A very wise man has crafted a theory about a formula, ever present in Disney animated films and doubly so in Pixar movies of late. The Grumpy/Spunky formula paints the picture of an eager main character teaming up with a grounded reluctant companion journeying to a far off destination to affect some plot important change in the prior. Coco, much like Inside Out and Moana before it, once again sets its protagonist out on a seemingly similar journey, but what follows is one of the best crafted family focused tearjerkers in years.

To say the Coco is beautiful is a understatement akin to referring to bacon as a tasty breakfast side or Prince as a guitar player. Visually, Coco, particularly when our hero Miguel makes his way into Land of the Dead where the majority of the movie takes place, is like getting a new pair of glasses after 10 years of skipping the optometrist. The visual tour de force, massaging your brain by layering fluorescent beauty on top of traditional Mexican cultural references is worth the price of a admission alone.

What’s even more amazing than the beautiful world that Pixar has created is the appreciation and respectful handling of Mexican culture, particularly when it comes to an often misunderstood holiday. To most of the world, Dia de Muertos isn’t anything deeper than Mexican Halloween, a day for people to dress up like skeletons, eat churros and paint sugar skulls. Coco begins its story by impressing upon its audience the importance of this holiday to Mexican families who hope to pay respect to their dearly departed ancestors by celebrating their memories.

Our main character, Miguel Rivera opens the movie by narrating the history of his family as far back as the split between his great-great-grandmother and father, which sent the later on to a life of music and fame and the former towards a life of making shoes and despising her estranged husband and blaming all of music for his departure. So, of course, Miguel longs the express himself through the bane of his families existence, hoping to play his music and ascend to the heights of artistic excellence achieved by his hero Ernesto de la Cruz.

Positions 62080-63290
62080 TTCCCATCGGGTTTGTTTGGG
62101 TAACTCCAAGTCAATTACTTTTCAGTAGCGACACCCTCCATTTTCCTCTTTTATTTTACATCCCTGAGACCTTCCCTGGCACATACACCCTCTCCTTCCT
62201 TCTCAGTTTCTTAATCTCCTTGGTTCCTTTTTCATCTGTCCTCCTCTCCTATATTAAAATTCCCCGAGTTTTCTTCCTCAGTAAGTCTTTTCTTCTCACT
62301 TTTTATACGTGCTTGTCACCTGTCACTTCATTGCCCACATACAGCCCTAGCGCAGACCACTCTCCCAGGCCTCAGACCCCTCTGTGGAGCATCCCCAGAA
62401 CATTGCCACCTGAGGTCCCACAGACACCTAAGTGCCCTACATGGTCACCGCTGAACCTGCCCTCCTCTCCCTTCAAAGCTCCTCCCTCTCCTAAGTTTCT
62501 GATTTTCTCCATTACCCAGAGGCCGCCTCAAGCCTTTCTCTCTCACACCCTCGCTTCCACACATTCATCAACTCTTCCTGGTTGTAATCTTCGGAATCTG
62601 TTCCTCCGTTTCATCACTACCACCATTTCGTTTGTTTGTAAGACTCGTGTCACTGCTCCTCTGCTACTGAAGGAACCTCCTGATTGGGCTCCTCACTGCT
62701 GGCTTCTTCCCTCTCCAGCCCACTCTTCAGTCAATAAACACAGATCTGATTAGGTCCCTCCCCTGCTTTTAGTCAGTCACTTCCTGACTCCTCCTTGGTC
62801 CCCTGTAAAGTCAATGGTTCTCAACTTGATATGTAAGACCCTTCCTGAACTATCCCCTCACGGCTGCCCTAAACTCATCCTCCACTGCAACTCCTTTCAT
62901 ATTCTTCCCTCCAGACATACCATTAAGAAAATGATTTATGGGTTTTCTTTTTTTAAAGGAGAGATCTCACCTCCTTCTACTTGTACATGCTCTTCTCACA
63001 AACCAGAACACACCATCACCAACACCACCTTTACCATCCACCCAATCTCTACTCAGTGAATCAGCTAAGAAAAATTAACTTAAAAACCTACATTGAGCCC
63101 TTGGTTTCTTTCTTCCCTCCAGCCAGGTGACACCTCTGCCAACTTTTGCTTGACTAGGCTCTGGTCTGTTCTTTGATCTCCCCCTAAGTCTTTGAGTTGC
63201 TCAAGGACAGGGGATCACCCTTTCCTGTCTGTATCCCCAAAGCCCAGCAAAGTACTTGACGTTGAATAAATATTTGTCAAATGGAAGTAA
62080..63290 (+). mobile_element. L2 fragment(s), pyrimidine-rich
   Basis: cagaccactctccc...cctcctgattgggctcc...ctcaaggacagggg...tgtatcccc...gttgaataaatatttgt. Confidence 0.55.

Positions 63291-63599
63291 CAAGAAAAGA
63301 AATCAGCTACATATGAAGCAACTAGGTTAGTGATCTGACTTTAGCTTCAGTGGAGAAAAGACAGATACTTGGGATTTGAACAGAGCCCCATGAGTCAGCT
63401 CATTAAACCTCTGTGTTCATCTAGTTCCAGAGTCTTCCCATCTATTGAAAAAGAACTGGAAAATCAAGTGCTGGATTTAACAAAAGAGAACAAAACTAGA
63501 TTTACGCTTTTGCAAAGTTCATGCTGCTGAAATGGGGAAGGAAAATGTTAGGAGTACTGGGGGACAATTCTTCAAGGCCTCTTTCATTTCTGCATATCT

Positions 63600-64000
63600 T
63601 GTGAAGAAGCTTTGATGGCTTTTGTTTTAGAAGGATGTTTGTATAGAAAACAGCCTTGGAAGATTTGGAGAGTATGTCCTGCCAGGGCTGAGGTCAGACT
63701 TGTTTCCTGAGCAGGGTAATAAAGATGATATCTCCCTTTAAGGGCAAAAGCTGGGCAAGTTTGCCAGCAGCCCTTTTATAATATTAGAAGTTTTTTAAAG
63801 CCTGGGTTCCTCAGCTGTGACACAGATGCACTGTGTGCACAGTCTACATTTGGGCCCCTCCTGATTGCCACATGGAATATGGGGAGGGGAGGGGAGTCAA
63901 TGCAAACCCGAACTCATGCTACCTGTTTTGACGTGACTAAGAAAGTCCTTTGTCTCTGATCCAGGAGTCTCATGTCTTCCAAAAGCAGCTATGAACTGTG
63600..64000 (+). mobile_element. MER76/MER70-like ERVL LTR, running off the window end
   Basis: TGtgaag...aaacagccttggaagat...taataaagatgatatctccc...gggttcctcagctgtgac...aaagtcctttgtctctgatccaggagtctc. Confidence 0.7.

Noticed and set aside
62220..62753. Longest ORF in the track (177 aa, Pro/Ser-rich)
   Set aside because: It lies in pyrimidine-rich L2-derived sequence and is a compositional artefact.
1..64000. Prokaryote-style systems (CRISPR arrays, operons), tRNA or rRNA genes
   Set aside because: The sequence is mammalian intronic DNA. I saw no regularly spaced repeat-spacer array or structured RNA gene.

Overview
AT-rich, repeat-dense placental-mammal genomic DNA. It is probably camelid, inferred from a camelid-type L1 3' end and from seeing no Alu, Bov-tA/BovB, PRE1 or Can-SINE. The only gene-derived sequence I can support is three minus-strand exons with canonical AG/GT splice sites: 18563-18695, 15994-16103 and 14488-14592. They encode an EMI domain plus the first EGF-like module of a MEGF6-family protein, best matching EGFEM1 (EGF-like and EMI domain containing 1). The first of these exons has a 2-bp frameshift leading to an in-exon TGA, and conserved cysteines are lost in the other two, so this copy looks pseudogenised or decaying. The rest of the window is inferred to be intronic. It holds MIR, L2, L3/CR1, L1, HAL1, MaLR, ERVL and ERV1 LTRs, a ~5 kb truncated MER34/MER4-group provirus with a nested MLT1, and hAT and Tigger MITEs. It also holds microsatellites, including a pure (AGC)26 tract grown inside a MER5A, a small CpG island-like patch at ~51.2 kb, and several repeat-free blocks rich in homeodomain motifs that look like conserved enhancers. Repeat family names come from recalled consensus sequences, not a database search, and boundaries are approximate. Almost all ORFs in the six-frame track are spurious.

The family dynamic in the entirely matriarchal Rivera family is the lynch pin to the reverence shown to Mexican culture in Coco. People may see this as Pixar’s three years too late response to The Book of Life but, while I enjoyed that film as well, The Book of Life relied a little too heavily on comedic moments brought about by leaning into Mexican cliches that have been present in Hollywood for years. Coco chooses instead to only go as far as having its characters speak briefly in Spanish to remind you that this movie does indeed paint its story with a Mexican brush.

This refusal to frame the setting, people and customs as somehow exotic, which happens all too often in the waspy world of Hollywood, is what makes the whimsical nature of the story feel so welcoming and familiar. There are most assuredly nods to Latin culture that some audience members will recognize and enjoy more than others but at no time does it feel like a barrier to entry. Unsurprisingly so, this approach has catapulted Coco into the number spot in Mexican movie history.

It’s not just the beauty of this film, its respectful handling of an historically under-served culture, or even the music, which we’ll get to. Coco subverts a lot of the expectation while running parallel to all the tride and true tropes we’ve all become accustom to. Referencing the theory I talked about in the opening again, Coco seems to have a very clear direction once Miguel makes it to the Land of the Dead. He’s at odds with his family’s generations old grudge against music and through a series of traditionally respectful events and magically aided happenstance, finds himself on the path of the all too familiar hero’s journey.

There are points where the plot feels familiar and cliche, leading you in a direction that seems so obvious only to subvert expectation. What’s refreshing is that instead of these feeling like plot-twists for plot-twist’s sake, the switcheroos are met with a sense of relief, with the actual outcome almost always being preferred. These course corrections are bore from a cast of characters you genuinely care about. This may be a way to build in drama to what is ostensibly a children’s movie but as with all Pixar movies, there’s always something more going on.

The fact that Coco uses its music as not only a impetus for Miguel’s growth but a vehicle for plot development is a breath of fresh air. I’m a sucker for a good musical, and as a huge Toy Story fan I also love a movie that uses its original soundtrack as effectively as an action sequence. What Coco chooses to do by organically inserting its original songs into the story is gift us with entire slate of ear worm worthy songs, without tying them intrinsically into the plot itself. I don’t mind a little character development taking place during a quirky interlude but having a song that owns enough to get air play without explaining a character’s motivation is rad.

Coco is incredible and deserves as much recognition world wide as it has received in Mexico. It pays incredible homage to Mexican culture without ever slipping into parody or cliche and seeing brilliantly designed technicolor monoliths sitting atop Aztec pyramids, accessible only by a bridge of glowing marigold petals immerses you in the cultural history of la Dia de Muertos without most people ever knowing it. The animation is spectacular, and the voice talent is a whos’s who of Latin excellence. Coco‘s story is heart wrenching and beautiful even if at times it seems like you know exactly what’s coming next. And just in case you still can’t decide if this movie is worth seeing, there is a cool goofy dog in it.